There Are Too Many License Plates To Choose From In TexasS

Welcome to Must Read, where we single out the best stories from around the automotive universe and beyond. Today we have reports from Texas Monthly, The Truth About Cars and Car and Driver.

Texas, We Should Talk About Your License Plate Addiction – Texas Monthly

I've never understood the appeal of getting a special license plate. Part of me fears that driving a car with Boston Red Sox plates might put me in a dangerous situation if I go to, say, New York. But the choices in Texas for special plates are insane.

But, look: You've got nearly four hundred options now, and some of them are ugly. They crowd the actual content the plate is supposed to contain—namely, an alphanumeric that makes a car identifiable—in favor of a picture of a hamburger or a dolphin or something. Plus, not to get all design snobby here, but some of them use comic sans. Have a little self-respect.

Jamie Kitman On The Battle Of Chattanooga – The Truth About Cars

Kitman has been car crazy for a number of outlets over the years. He's on TTAC weighing in on the UAW's setback after trying to unionize VW's Passat-building plant.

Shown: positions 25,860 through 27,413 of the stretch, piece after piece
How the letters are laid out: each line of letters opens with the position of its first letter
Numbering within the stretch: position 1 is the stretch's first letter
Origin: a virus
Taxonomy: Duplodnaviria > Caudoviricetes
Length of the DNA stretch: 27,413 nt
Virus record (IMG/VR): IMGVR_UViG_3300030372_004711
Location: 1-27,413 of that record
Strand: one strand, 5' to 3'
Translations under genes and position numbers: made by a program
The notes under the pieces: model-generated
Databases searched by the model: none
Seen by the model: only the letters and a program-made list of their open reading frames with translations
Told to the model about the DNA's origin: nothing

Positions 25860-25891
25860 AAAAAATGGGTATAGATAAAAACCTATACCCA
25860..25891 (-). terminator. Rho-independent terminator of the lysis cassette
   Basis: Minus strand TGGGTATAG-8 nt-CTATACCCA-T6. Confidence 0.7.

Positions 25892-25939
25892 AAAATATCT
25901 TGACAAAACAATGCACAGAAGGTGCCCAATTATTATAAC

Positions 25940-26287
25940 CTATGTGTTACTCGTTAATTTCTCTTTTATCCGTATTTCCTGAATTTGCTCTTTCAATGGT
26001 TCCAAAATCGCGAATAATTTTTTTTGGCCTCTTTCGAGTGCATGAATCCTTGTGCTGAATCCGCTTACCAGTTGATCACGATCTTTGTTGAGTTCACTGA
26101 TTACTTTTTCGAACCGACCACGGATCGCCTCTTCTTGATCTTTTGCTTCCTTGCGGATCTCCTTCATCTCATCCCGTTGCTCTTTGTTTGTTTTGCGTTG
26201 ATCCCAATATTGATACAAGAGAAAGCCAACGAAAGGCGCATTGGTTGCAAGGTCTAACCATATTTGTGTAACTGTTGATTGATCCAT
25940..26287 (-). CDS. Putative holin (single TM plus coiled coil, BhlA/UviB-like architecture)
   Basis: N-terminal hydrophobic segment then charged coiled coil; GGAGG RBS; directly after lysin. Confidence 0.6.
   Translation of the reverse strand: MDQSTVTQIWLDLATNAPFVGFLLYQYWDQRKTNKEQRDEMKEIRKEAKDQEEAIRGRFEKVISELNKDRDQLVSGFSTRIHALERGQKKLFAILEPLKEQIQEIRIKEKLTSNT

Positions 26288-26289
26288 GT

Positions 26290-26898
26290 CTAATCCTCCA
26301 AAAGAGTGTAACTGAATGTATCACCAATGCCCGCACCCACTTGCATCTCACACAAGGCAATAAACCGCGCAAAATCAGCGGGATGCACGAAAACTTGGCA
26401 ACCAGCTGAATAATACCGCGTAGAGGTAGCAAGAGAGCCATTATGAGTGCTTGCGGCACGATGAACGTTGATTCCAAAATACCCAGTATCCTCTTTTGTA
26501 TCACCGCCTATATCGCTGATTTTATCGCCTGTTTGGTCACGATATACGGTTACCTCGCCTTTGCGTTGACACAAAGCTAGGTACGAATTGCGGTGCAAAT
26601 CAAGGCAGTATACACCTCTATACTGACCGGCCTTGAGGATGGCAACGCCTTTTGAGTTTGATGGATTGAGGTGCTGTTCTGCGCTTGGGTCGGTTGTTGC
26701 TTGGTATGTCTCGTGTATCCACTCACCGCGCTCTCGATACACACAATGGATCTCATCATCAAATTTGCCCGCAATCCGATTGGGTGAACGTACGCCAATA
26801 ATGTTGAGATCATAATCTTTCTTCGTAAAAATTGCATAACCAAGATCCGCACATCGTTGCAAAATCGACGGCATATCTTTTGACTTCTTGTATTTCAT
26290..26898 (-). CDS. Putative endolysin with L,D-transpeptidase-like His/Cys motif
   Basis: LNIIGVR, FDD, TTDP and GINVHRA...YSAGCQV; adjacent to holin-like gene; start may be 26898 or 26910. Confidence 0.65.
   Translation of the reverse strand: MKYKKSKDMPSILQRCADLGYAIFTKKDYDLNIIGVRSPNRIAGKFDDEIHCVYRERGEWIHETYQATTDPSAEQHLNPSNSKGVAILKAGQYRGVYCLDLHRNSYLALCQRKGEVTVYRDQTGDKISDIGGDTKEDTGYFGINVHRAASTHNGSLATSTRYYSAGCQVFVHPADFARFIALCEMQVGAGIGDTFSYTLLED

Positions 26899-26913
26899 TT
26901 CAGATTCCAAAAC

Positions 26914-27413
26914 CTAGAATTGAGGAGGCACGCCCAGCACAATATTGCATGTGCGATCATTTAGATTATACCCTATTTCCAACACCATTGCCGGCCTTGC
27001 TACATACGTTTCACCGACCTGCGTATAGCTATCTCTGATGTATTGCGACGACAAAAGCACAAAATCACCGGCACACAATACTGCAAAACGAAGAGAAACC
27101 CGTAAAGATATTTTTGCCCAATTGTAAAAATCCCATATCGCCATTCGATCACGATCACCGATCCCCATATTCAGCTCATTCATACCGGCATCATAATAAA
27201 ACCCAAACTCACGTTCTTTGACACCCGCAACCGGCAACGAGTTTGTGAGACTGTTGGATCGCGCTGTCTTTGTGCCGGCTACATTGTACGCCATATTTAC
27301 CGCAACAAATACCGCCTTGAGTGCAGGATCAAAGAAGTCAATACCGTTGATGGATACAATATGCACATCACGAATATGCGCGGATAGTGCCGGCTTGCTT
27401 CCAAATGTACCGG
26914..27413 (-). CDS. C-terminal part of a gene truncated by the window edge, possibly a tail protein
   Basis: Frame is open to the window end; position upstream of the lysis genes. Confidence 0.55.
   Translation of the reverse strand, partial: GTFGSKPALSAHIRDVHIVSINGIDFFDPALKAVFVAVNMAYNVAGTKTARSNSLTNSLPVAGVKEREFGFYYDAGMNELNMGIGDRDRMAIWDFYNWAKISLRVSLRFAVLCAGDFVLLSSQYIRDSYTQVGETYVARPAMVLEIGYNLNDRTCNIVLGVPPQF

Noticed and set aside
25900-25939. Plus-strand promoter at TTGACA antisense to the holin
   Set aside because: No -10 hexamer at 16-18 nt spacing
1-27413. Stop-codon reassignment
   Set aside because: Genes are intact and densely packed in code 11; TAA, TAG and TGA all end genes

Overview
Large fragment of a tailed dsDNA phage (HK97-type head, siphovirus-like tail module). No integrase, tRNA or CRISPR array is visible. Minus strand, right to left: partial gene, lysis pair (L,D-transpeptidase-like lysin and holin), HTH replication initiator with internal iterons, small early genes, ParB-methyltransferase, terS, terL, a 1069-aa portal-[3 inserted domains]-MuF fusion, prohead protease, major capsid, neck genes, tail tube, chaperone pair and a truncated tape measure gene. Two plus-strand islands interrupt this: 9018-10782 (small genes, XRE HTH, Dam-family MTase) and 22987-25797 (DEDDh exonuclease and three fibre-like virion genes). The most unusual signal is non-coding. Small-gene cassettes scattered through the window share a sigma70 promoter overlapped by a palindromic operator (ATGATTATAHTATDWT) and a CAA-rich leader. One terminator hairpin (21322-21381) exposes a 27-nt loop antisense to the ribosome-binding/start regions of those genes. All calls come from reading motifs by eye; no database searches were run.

Low wages aren't as bad as no wages because you have no job, it's true, but they're not as nice as good wages and that's not the choice, anyway. Commentators and pundits lashed out at Henry Ford for paying his workers a living $5 a day wage when half that was the national standard but the move, if anything, helped his company. And the unionized American industry proved for much of the 20th century that you could have both jobs and good wages, with the German automobile industry out there still, continuing to prove the same thing.

How Baby Boomers Created Today's Classic-Car Market—and How They Could Crash ItCar and Driver

The definition of a classic car for many of you, myself included, is a clean Acura Integra GS-R. So yeah, it'll be interesting to see how this trend plays out.

The oldest boomers are approaching 70, and their interest in the hobby is starting to wane. We won't see a generation of similar size until the so-called millennials hit their peak earning years in a few decades. It's questionable whether they will care about the cars of their grandfathers and great-grandfathers—or any cars, for that matter.

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